The government first suggested the compulsory acquisition of land for bombing practice at Ashley Walk in November 1939 and the lease was agreed with the Verderers in February 1940. The range was ready to use by August 1940. German Reconnaissance photos from 1941 show some of the range features in place, but many of the special targets yet to be added.
Ashley Walk bombing range was used by aircraft flying from the Aeroplane & Armament Experimental Establishment (A&AEE) at RAF Boscombe Down. The range consisted of several different targets (for bombing, ground attack, mock ship targets, aircraft pens and the Ministry of Home Security target) as well as domestic facilities for crew, two small grass airstrips, observation shelters and towers.
These photos are from the high level day and night bombing range. Known as the illuminated target as the direction arrow and the target could be illuminated by a diesel generator.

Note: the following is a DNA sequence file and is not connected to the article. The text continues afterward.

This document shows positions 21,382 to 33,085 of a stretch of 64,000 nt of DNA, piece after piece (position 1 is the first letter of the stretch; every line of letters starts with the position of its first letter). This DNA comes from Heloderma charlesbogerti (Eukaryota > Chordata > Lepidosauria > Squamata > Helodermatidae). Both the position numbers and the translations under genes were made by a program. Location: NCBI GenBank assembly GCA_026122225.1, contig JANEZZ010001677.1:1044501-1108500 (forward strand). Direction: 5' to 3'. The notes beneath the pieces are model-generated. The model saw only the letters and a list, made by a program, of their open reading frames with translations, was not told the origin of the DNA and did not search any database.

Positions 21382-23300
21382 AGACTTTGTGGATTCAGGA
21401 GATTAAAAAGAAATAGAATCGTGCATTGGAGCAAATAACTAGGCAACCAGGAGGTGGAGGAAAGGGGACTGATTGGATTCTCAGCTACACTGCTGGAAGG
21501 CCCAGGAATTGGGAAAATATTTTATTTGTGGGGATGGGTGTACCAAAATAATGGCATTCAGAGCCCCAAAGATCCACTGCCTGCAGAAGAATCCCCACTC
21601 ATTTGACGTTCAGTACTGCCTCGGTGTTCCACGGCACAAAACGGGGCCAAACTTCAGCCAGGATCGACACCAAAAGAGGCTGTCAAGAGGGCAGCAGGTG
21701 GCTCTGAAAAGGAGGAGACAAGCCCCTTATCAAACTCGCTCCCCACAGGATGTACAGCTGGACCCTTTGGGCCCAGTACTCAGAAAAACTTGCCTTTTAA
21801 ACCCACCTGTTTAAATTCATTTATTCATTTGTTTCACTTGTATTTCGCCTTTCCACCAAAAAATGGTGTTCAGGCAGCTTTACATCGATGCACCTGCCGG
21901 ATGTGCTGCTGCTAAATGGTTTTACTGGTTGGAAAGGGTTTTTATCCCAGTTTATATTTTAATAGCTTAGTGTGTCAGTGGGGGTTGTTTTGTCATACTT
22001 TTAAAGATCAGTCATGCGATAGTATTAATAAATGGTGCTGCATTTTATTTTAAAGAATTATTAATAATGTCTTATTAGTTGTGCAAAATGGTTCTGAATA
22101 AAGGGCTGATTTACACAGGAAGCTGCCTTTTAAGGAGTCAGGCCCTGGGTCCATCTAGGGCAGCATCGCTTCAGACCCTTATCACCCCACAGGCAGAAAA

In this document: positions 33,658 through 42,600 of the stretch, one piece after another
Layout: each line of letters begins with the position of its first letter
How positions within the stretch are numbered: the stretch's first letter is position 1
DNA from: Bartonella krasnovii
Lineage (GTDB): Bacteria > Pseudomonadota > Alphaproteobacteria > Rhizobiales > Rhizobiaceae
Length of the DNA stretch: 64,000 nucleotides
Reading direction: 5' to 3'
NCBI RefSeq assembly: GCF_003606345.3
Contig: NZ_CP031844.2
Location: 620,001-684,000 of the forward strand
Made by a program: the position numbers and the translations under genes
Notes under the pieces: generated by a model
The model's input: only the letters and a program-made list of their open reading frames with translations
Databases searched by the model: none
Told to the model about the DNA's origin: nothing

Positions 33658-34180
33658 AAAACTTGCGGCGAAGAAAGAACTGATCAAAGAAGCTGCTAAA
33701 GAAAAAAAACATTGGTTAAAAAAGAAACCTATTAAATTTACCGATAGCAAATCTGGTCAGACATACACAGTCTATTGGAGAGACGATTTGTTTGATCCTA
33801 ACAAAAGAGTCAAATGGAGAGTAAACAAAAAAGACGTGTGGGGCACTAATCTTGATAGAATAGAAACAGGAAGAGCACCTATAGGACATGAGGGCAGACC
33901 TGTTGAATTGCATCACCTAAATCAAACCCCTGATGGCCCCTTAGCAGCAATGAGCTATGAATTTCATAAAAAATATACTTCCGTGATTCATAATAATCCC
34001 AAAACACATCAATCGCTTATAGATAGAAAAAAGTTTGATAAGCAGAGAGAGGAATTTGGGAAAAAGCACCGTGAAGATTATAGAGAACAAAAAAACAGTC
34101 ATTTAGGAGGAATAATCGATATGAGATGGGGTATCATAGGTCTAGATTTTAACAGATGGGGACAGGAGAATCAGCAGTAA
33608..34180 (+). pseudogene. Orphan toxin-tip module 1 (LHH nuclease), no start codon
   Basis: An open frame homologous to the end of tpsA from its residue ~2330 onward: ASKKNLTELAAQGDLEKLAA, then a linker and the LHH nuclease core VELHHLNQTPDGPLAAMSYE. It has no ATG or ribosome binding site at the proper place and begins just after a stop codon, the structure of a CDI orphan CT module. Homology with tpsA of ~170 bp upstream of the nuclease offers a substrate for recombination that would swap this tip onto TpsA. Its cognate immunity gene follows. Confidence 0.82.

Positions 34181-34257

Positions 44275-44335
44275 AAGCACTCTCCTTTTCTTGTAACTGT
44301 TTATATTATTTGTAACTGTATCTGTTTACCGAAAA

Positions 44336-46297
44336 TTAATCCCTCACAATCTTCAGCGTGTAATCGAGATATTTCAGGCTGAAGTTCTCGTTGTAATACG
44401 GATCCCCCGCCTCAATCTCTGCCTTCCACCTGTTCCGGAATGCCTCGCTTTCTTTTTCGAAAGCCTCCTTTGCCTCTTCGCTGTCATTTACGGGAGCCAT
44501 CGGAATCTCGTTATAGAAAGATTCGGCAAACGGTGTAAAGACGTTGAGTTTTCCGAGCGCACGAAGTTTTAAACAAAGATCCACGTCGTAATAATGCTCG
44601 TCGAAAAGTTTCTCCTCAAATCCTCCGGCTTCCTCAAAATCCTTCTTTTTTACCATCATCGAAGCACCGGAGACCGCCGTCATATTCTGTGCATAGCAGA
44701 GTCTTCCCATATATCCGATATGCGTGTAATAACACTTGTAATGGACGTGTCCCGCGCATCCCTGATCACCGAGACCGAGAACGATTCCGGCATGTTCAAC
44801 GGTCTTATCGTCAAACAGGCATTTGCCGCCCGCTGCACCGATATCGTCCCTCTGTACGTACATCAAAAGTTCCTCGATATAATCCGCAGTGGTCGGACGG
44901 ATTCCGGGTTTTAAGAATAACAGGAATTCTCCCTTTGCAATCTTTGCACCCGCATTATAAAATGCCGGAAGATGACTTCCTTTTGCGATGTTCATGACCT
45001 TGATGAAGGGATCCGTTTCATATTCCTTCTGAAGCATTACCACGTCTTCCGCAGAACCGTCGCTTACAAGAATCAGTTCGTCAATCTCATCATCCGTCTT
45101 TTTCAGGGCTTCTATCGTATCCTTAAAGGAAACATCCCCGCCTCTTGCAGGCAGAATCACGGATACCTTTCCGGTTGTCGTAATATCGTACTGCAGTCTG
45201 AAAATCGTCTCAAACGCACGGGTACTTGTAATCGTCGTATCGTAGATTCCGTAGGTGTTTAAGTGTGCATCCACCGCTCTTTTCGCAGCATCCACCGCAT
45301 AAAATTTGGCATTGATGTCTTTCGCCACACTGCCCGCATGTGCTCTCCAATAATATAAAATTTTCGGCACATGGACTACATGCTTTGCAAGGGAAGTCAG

The whole range was used extensively throughout the war, creating many bomb craters and even an aircraft crash site. Activities continued until 1946, but the range was not cleared until 1948. The vast majority of targets and facilities were removed, although various features such as the concrete illuminated target and the various chalk marks still survive. The Ministry of Home Security target was covered over with an earth mound and remains visible today near to one of the surviving observation shelters. Some craters were filled, but many were left open.
Other articles on Ashley Walk Bombing Range can be found by clicking on the following links
- Ministry of Home Security Target – Submarines in the New Forest
- A troubled begining – Godshill Defence Committee
- Wall Target No.3 & Bouncing Bombs
- Ashley Range Overview page
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